Claimant filed an initial Petition alleging a 6/28/17 right elbow/biceps injury, total disability from the date of accident until 9/18/17, and partial disability from 9/19/17 and ongoing. Employer, based upon the testimony of Dr. Crain, agreed that the injury occurred, and treatment was appropriate. However, Employer disputed the significant period of disability alleged. Employer asserted two primary arguments. Employer argued that claimant’s expert, “Nurse Bobo” was not competent to provide testimony on the issue of work capability status. Employer also argued that the record evidence did not substantiate the period of disability alleged.
The Board agreed that Nurse Bobo could not provide medical testimony. Nurse Bobo did not have the knowledge, skill, experience, training, or education necessary regarding Claimant’s work injury and its effect on his work capabilities, nor did she exhibit an understanding of the legal standard to which she must testify in Delaware (“reasonable degree of medical probability”). The Board commented that Nurse Bobo did not “seem to understand the meaning of the term diagnosis.” She did not understand whether she could make medical conclusions or diagnoses without being under the supervision of a medical doctor. The Board commented that her alleged diagnosis was “right arm pain,” but this was not a diagnosis, it was a symptom.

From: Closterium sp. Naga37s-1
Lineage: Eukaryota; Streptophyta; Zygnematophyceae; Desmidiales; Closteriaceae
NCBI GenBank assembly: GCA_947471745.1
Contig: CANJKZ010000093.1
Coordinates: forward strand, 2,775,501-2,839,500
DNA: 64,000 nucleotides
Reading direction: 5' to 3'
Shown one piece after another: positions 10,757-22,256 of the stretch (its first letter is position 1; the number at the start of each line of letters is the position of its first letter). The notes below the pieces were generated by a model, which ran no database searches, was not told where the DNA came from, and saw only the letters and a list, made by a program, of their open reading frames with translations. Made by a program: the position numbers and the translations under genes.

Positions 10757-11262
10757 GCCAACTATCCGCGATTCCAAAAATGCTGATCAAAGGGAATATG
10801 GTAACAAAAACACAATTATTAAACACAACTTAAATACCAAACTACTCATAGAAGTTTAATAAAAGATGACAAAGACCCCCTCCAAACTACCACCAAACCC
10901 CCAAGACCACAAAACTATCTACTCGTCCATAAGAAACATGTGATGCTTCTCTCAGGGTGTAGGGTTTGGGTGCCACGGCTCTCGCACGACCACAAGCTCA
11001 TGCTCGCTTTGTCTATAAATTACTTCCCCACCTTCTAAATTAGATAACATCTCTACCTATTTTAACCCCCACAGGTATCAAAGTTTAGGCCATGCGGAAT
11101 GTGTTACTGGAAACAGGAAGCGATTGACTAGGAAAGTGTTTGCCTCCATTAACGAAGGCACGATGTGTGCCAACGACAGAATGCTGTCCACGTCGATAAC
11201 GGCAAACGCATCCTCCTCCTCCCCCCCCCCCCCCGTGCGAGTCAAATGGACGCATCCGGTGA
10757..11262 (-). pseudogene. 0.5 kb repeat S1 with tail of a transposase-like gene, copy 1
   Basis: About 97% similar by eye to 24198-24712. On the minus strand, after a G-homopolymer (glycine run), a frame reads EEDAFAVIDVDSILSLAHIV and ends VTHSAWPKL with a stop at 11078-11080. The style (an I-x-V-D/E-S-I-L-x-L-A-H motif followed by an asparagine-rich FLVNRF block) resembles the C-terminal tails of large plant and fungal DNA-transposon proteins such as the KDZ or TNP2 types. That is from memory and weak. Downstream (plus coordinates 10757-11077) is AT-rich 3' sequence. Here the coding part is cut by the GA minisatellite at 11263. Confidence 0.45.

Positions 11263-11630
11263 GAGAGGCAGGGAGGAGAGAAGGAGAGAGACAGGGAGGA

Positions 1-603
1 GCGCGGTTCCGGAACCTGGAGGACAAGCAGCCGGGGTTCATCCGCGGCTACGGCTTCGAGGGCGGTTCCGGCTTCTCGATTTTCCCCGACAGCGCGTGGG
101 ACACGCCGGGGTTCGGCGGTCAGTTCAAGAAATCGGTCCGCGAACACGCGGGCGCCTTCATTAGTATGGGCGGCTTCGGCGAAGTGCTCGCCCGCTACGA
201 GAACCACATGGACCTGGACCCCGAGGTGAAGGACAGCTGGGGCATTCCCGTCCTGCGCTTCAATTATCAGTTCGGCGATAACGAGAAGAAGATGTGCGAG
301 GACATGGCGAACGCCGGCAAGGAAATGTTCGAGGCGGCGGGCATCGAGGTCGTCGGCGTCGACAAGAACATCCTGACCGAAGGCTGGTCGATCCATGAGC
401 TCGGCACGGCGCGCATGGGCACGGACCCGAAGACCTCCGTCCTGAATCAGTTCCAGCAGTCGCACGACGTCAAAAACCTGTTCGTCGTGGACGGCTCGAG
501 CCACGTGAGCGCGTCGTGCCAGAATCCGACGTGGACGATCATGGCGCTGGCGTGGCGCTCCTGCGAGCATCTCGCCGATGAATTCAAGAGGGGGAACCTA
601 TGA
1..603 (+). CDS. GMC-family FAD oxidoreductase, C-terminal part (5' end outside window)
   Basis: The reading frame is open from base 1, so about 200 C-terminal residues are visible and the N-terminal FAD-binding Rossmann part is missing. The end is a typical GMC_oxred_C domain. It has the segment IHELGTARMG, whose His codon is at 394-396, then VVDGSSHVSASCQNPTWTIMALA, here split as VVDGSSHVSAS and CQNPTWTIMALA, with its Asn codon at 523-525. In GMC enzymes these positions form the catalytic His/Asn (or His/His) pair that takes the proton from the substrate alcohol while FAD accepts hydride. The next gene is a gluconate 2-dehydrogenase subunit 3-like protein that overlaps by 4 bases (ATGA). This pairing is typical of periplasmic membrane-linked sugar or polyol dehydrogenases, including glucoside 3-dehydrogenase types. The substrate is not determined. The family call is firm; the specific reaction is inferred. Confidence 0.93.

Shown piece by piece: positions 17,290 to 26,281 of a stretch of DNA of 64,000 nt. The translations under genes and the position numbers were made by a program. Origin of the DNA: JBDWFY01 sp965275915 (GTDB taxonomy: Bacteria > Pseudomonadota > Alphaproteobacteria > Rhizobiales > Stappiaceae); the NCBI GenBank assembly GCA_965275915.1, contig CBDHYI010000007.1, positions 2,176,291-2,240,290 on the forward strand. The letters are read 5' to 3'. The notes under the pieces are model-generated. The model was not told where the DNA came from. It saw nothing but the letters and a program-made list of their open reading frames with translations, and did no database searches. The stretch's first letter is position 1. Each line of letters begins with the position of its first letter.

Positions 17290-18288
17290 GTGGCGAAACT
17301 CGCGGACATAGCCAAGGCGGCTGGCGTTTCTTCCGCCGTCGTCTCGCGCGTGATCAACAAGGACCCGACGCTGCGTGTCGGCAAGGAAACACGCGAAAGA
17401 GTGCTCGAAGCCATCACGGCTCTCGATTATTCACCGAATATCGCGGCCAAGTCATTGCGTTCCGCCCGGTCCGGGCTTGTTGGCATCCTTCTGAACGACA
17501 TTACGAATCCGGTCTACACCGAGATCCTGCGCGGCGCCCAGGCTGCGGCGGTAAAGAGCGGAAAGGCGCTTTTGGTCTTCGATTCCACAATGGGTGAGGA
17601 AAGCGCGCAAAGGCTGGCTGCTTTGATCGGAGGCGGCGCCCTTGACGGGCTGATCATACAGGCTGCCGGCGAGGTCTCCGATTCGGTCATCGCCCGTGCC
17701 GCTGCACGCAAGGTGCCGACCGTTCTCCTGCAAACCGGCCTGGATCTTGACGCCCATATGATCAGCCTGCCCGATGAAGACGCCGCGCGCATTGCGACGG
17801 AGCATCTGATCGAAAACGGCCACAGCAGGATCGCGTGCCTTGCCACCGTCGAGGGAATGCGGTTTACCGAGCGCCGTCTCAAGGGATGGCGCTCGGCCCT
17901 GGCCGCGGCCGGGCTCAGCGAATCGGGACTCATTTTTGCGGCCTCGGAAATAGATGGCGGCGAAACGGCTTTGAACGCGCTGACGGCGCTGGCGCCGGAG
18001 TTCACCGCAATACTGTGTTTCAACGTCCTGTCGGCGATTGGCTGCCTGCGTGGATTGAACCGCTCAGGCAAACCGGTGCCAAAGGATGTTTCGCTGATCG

The Board then accepted the now unrebutted opinion of defense expert Dr. Crain on the issue of disability and opined that Claimant had failed to satisfy his burden of proof on this issue. Dr. Crain noted that during the relevant time period, Nurse Bobo’s examinations revealed no objective findings. No medication was prescribed. The records showed no change in claimant’s condition during this time. Other records supported lack of disability status. Dr. Crain’s examination was normal. There was also evidence that claimant applied for unemployment benefits in February 2018 and indicated “he was open to any job.” Claimant started working at a hardware store in March 2018 with activities of cleaning, stocking shelves, driving forklifts, and carrying/lifting lumber and concrete. The Board noted these activities were not consistent with a light duty position. Claimant also indicated in his job application for this position that he could perform all job duties without accommodation. Claimant admitted he worked overtime for this employer.
If you have any questions regarding this Decision, please contact John Gilbert, or any other attorney in our Workers’ Compensation Department.
Anthony Carl Wolford v. Cape Environmental Management, Inc., IAB Hrg. No. 1465632 (Jan 9, 2019).


Delaware’s Sexual Harassment Training Law Is In Effect
Delaware’s sexual harassment training law became effective January 1, 2019 and it applies to Delaware employers, with 50 or more employees.
Sexual harassment of an employee is an unlawful employment practice when the employee is subjected to conduct that includes unwelcome sexual advances, requests for sexual favors, and other verbal or physical conduct of a sexual nature.   An employer is responsible for sexual harassment of an employee when: (1) A supervisor’s sexual harassment results in a negative employment action of an employee; (2) The employer knew or should have known of the non-supervisory employee’s sexual harassment of an employee and failed to take appropriate corrective measures; or (3) A negative employment action is taken against an employee for the employee filing a discrimination charge, participating in an investigation of sexual harassment, or testifying in any proceeding or lawsuit about the sexual harassment of an employee.